'I didn't sell out' - Sean Paul speaks about changes in the international market and the need to adapt
Hasani Walters, Gleaner Writer
"Is a lot of talk about me and what I've done. To me, I know what I've done in life and mi nuh tek back nuh step that I've made," Sean Paul told The Sunday Gleaner.
The Grammy-winning entertainer, who has found huge success on the international stage, is adamant that this success did not come as a result of him 'selling out', as the talk in dancehall circles has suggested.
Several pop songs from the artiste have led to these talks.
He said that many were confused when he started doing pop music, but he was simply doing what was best for his career, while waving the Jamaican flag.
He explained that dancehall music was having a good run internationally in 2001 to 2003.
"Beyonce was coming here to look for tracks and checking out things, Rihanna get her buss from a dancehall-sounding track, Keyshia Cole did work with me." he said as examples.
Fast forward to about 2009, he said, Elephant Man, Cham, Serani and Mavado were some of those who were getting international attention. But none were really hitting the charts. It was then that he upped the game.
"My philosophy was like, try to get into that market in whatever way possible. So I started to do remixes for people, started to do different songs, and that started to get me some traction to keep waving dancehall, reggae, Jamaica's flag, musically. It meant that I had to blend my sound, talking on an international level. It was the first time that I ever had to do that," he said,
He then tracked back a bit.
Sean Paul explained that his albums, such as Stage One (2000), and Dutty Rock (2002), reflected "all the best riddims that were going on in Jamaica".
He added that around that time, there were several rhythms which blew up in Jamaica, but didn't make the journey overseas.
"The international market kinda looked at reggae and dancehall as a confusing scene because they don't get the language. They don't understand the patois that a lot of us speak. Reggae is a little different, but for dancehall we've always had that problem. And we had contenders such as reggaeton."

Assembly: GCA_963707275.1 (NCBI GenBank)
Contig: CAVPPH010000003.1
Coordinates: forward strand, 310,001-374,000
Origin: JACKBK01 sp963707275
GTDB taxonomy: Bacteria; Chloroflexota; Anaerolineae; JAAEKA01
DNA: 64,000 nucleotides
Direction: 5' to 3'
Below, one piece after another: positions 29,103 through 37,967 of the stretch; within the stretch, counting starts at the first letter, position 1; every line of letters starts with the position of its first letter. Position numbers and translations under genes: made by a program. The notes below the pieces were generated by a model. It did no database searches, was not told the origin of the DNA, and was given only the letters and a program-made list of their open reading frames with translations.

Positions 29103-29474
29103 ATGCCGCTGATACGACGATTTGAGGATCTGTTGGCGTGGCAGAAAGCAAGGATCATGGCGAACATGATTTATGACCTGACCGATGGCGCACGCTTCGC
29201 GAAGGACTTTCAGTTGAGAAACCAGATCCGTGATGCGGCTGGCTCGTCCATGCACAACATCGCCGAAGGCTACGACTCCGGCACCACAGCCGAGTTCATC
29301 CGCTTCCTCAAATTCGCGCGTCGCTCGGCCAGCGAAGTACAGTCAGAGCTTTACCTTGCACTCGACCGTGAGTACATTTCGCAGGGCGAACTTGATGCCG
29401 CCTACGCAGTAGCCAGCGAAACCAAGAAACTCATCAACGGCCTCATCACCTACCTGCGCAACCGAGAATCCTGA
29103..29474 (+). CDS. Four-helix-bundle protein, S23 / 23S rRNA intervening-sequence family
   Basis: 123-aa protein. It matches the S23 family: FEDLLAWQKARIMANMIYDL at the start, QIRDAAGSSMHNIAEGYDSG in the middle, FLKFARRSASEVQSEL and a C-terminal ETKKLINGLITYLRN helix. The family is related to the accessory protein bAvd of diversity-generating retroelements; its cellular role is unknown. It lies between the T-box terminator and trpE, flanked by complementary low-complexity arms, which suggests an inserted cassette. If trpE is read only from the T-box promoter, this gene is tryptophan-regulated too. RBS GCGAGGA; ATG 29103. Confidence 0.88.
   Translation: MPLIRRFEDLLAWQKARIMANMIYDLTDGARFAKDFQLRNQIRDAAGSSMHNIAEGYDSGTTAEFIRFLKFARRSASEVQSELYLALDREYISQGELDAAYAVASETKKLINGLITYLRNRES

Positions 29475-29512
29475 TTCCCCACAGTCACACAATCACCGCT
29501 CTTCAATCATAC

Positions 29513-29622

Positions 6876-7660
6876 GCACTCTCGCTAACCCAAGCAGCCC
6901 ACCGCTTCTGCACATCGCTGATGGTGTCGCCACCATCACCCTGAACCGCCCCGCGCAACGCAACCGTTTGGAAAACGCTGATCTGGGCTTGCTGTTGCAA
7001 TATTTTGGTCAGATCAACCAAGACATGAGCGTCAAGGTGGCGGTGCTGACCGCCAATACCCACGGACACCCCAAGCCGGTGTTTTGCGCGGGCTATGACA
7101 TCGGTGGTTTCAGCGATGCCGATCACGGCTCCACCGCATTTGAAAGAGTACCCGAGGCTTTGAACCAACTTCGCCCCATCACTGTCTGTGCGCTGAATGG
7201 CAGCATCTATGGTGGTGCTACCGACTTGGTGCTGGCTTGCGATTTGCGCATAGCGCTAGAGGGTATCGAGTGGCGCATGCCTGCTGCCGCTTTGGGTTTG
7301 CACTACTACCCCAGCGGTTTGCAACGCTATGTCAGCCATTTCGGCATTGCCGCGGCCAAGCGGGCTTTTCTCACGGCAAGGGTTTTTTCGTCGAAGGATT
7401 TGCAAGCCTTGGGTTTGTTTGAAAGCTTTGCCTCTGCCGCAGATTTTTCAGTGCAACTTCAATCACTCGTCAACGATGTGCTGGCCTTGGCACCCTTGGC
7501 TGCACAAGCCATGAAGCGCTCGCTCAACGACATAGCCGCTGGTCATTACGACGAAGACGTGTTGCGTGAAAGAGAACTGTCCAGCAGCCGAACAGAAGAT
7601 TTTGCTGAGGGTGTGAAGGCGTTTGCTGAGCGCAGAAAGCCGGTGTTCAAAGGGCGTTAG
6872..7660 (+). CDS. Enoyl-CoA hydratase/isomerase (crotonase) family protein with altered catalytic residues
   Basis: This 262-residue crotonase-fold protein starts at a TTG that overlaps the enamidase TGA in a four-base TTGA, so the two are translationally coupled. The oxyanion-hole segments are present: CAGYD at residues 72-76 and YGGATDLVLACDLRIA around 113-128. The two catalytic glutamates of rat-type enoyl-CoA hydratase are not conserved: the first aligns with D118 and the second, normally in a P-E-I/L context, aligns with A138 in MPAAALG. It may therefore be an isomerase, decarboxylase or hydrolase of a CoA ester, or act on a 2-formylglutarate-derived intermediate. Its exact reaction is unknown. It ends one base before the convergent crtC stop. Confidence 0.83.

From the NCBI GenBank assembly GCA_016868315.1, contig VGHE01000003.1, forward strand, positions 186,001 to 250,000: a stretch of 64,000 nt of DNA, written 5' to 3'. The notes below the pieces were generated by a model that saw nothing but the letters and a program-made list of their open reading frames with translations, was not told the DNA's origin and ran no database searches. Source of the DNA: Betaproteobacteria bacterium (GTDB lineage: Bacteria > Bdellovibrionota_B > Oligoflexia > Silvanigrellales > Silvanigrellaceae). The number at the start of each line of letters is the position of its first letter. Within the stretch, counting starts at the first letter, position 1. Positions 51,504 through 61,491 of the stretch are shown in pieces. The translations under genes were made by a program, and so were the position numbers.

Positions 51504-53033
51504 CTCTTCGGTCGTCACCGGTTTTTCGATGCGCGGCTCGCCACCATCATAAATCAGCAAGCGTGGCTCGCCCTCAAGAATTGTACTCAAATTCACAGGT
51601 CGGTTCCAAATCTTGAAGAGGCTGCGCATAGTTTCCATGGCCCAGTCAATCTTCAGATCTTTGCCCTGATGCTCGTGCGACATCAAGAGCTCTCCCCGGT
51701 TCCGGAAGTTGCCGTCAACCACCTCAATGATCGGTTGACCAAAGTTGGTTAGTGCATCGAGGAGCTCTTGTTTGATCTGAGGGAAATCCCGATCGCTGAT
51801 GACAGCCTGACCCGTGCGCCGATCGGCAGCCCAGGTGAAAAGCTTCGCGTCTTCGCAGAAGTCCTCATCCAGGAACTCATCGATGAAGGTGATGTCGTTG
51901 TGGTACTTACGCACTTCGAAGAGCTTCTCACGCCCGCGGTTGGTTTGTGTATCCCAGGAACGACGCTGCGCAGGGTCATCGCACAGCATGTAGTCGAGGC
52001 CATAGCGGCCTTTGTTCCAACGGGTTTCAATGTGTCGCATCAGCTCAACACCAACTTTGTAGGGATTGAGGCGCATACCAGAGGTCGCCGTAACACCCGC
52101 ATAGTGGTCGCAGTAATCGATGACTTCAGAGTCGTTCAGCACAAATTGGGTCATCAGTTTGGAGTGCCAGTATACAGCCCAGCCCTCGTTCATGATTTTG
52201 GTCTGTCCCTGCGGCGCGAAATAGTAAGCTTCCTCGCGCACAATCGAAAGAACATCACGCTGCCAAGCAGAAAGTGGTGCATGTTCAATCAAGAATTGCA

He explained that when reggaeton came into play, millions of Latin Americans in the United States, Central and South America were following the dancehall knock-off.
"So when that music blew up, it took away a lot of our crowds, so those type of things kinda impacted on our sales and our popularity as dancehall artistes on the international scene," said Sean Paul.
He said that dancehall was still being supported by persons world-wide, "but in terms of being the hottest music on earth as it was in 2001", it wasn't.
"When we talk about big crowds in Jamaica, it's nothing compared to the crowds I'm seeing at these Electric Daisy concerts; 150,000 people at those concerts! So for me to see those crowds and say I want to be in those crowds. Plus I'm now 15, 20 years into the game. They're kids who were five years old when I started and now they're 15, 20 years old. So for me to wave the flag, I have to wave the flag in their face ... with Stargate, with Benny Blanco, with people that are producing the music that does get into those 150,000 venues."
He continued, "So where people would have been confused, some people kinda cuss me to the point where is like yow yuh sellout!"
Sean Paul said that in 2006, dancehall was quite popular. That year, he won an American Music Award, a feat no Caribbean act was near.
"So at that point, I'm like okay ... , I come from the roots, but do I remain in the roots at this point? Do, I not try to bear the fruit from the tree that it has grown into? I'm a huge tree right now, no longer just the root, (but) cyaah dis the roots and I kept working with dancehall producers, (like) Stephen McGregor, Don Corleon"
"The past two albums, I've been dabbling with the reality that other people want to work with me and same time, still bridge the gap with what's happening here in Jamaica and what's happening abroad," said Sean Paul.
Tomahawk Technique (2011), which featured hits such as Got 2 Luv U and She Doesn't Mind (both produced by Stargate), has opened many doors for him.
His upcoming Full Frequency album already has several big names on the production and collaboration line-up.
Among them, are artistes such as Damian Marley, Iggy Azalea, 2 Chainz, Juicy J and producers such as Polow da Don, Akon and Benny Blanco of Stargate.
So at that point, I'm like okay ... , I come from the roots, but do I remain in the roots at this point? Do I not try to bear the fruit from the tree that it has grown into? I'm a huge tree right now, no longer just the root, (but) cyaah dis the roots and I kept working with dancehall producers, (like) Stephen McGregor, Don Corleon.